Video games boost visual attention but reduce impulse control

A person playing a first-person shooter video game like Halo or Unreal Tournament must make decisions quickly. That fast-paced decision-making, it turns out, boosts the player's visual skills but comes at a cost, according to new research: reducing the person's ability to inhibit impulsive behavior. This reduction in what is called "proactive executive control" appears to be yet another way that violent video games can increase aggressive behavior.

Your brain’s GPS

Researchers find a new type of cell in the brain that helps people to keep track of their relative location while navigating an unfamiliar environment.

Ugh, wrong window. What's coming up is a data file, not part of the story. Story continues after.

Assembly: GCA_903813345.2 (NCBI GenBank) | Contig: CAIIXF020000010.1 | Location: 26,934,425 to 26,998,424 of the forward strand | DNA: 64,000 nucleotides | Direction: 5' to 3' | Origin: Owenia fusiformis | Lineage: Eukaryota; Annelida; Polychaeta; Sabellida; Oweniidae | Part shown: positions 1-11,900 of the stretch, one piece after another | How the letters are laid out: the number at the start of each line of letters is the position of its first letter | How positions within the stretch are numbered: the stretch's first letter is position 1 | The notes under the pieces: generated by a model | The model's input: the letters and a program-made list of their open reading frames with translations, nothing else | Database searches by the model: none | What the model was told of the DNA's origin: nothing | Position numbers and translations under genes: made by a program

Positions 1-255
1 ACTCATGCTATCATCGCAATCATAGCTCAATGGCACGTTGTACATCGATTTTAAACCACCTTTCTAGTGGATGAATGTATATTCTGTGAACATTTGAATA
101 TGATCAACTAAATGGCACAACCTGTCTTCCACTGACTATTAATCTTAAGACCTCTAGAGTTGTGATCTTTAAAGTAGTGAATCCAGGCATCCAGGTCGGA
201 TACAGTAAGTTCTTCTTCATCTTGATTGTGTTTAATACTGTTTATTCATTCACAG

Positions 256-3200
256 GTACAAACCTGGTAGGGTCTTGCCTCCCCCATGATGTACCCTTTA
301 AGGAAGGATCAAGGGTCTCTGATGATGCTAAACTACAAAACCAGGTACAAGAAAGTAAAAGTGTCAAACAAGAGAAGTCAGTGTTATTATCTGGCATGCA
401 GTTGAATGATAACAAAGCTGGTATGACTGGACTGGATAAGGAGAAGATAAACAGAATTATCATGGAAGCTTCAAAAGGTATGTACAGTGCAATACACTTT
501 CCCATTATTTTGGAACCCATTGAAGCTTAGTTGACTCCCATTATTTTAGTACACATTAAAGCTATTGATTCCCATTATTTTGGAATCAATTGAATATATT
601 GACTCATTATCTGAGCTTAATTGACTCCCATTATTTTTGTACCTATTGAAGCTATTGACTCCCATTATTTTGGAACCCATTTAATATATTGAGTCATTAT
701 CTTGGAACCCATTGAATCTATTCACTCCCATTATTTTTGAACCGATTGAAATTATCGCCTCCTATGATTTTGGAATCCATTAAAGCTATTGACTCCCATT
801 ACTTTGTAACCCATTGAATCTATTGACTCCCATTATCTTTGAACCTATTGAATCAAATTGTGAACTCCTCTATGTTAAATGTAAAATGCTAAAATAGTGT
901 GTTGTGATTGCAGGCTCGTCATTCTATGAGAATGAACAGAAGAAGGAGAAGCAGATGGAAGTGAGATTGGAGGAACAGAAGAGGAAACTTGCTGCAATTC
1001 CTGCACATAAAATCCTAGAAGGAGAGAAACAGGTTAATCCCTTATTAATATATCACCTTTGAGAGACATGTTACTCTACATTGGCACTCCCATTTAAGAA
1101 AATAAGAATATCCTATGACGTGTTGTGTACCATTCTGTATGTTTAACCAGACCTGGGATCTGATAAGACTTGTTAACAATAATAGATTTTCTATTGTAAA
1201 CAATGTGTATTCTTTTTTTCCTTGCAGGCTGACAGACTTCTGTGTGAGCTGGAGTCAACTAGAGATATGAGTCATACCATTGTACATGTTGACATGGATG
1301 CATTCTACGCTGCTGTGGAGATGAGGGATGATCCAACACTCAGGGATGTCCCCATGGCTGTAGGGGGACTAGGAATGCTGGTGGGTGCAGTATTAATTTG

Oxytocin and brain function

Oxytocin, acting as a neurohormone in the brain, not only reduces background noise, but more importantly, increases the strength of desired signals.

Social giving makes us happier

People usually feel good when they make a charitable donation, but they feel even better if they make the donation directly to someone they know or in a way that builds social connection.

Links for stories with Tony Delroy August 9

Cellphone use may not cause more car crashes

New research from Carnegie Mellon University and the London School of Economics and Political Science suggests that talking on a cellphone while driving does not increase crash risk.